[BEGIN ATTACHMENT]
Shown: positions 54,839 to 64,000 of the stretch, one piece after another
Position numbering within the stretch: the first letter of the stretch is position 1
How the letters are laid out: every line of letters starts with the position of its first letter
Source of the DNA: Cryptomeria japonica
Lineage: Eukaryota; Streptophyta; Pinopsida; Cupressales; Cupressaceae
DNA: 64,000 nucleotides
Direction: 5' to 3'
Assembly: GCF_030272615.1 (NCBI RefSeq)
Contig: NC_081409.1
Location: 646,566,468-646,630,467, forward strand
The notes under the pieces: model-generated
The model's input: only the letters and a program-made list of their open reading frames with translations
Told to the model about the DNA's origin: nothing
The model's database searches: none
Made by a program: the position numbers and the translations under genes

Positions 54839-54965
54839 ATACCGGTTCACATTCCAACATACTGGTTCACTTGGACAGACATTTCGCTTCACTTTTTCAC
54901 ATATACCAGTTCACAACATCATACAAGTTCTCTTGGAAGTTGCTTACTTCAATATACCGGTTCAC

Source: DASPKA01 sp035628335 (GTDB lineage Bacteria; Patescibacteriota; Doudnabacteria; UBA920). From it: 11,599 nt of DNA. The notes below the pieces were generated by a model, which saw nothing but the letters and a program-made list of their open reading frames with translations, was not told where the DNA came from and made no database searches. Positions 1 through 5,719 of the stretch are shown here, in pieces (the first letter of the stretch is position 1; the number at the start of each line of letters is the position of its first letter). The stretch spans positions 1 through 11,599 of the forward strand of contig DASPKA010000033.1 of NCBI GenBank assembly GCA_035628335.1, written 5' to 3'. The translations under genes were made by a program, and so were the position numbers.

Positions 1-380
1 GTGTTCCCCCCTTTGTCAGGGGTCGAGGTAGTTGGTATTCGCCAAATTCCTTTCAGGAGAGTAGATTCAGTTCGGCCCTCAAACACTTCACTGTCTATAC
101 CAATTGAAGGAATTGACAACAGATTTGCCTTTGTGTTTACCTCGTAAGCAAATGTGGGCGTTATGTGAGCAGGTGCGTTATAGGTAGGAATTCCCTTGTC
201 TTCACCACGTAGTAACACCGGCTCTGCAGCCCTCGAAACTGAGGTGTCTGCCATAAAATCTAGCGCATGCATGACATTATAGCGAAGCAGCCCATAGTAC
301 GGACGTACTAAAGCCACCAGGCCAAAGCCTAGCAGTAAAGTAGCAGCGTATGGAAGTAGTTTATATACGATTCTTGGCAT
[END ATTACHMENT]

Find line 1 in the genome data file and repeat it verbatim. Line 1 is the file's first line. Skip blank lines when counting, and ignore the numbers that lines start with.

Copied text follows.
Shown: positions 54,839 to 64,000 of the stretch, one piece after another